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  1. in the united states, drowning is the:
    A. second leading caused of accidental death.
    B. third leading cause of accidental death.
    C. leading cause of accidented death.
    D. fourth leading cause of accidental death
    B. third leading cause of accidental death
    (this multiple choice question has been scrambled)
  2. drowning is the most common in teenagers and in children younger than:
    a. 18 yr of age
    b. 12 yr of age
    c. 8 yr of age
    d. 4 yr of age
    4 yrs of age
  3. which of the following are the major anatomic alterations of the lungs associated with near drowning victims?
    1. consoldation
    2. bronchospasm
    3. increased alveolar-capillary membrane thickness
    5.excessive bronchial secretions
    all the the above
  4. which of the following clinical manifestations are associated with near drowning victims?
    1. frothy, pink sputum
    2. crackles
    3. increased ph
    4. increased sv02
    a. 1 and 2 only
  5. which of the following pulmonary function testing values are associated with near drowning victims?
    1. N or decrease fevt
    2. decreased fvc
    3. decreased rv
    4. n or decreased fev1/fvc ratio
    d. all of the above
  6. a death within 24 hrs from suffocation by submersion in a liquid normally fresh water or sea salt is called:
  7. a survival > than 24hr (or at least temporary) from suffocation by submersion is called:
    near drowning
  8. a nonspecific term from death after 24 hrs from complications from submersion is called:
    secondary drowning
  9. a sudden cardiac arrest on cold immersion is called:
    immersion syndrome
  10. syncope (fainting immediately following removal from cold water is:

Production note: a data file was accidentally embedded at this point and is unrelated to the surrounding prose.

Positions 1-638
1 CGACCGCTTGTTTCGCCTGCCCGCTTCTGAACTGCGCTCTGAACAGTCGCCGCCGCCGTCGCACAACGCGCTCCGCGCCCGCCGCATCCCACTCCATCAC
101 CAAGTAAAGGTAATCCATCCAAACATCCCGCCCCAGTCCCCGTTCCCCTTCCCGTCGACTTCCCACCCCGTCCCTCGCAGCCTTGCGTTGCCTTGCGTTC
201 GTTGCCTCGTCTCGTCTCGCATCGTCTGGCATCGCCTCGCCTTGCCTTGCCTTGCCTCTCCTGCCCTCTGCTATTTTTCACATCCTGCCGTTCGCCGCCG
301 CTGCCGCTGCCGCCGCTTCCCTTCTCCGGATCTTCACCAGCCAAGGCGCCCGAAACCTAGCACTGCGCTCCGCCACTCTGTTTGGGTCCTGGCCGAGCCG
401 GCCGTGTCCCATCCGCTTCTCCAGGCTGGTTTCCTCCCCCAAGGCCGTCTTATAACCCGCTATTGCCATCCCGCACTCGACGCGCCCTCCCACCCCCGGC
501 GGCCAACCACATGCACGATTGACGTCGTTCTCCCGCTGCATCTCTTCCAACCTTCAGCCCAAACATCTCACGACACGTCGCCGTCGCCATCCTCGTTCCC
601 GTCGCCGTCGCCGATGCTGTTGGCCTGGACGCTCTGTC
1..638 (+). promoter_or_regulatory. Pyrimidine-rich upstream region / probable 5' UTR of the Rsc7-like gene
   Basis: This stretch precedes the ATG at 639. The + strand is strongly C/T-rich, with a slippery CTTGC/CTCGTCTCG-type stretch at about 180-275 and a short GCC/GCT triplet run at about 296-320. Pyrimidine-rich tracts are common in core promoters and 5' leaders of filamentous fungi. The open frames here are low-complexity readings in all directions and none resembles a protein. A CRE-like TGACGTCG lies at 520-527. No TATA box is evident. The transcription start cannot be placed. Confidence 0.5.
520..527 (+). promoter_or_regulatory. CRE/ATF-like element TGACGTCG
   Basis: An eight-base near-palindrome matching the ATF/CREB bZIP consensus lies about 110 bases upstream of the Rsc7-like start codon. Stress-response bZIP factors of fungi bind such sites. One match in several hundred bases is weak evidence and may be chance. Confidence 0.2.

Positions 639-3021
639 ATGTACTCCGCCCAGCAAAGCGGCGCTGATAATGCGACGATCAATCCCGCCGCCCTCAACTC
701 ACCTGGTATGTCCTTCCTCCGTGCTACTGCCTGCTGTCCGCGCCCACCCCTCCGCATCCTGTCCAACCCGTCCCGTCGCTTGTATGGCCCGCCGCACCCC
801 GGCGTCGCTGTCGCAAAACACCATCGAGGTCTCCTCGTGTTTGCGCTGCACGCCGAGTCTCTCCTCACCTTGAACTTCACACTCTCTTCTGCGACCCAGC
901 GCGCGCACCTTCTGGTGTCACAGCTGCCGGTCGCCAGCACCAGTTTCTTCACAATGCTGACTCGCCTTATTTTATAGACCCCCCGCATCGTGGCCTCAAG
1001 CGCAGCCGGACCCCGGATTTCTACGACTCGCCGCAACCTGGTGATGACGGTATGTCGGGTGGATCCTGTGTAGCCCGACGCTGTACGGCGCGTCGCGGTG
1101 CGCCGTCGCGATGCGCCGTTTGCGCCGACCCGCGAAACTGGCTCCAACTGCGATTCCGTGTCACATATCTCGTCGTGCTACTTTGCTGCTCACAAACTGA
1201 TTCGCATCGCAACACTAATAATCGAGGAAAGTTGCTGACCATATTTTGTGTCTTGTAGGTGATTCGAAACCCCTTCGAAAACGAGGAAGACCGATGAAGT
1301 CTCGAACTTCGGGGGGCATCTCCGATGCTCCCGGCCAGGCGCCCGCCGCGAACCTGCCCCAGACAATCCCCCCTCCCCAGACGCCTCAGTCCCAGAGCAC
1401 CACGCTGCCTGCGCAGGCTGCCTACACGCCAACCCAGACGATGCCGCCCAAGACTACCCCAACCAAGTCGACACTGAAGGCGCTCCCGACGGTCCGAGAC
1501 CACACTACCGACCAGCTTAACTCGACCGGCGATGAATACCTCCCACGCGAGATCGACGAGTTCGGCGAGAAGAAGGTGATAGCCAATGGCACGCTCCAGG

recovery syncope
  11. what can happen when a person is gasping for air, with possible aspirations,and periods of breath holdings?
    apnea (no breathing) can eventually exceed the break point and stimulate hyperventilation, that can cause aspiration and a variable( something that is likely to change) degree of laryngospasm, causing hypoxia and resulting in acidosis, and develop in cardiac arrest
  12. when asphyxia are 85% cases leading to relaxation of the airway before inspiration efforts have stopped (ceased), the lungs fill up with water. this is called:
    wet drowning
  13. what is 15% laryngospasm:
    dry drowning
  14. water amount in the lungs are often:
    1. less than 10ml/kg
    2. almost always less than 22ml/kg
    3. both a and b
    3. both a and b
  15. in young children, how much amount of cold water submersion will stimulate the protective diving reflex and cause apnea, bradycardia, and shunting of blood to the coronary and cerebral circulation that would improve survival
    1. 20c
    2. 30c
    3. less than 10c
    3. less than 10c
  16. what is the most common damage with drowning
    pulmonary edema
  17. cerebral edema causes an increase in:
    Inner cranial pressure (icp)
  18. what are the pathologic changes in the lungs :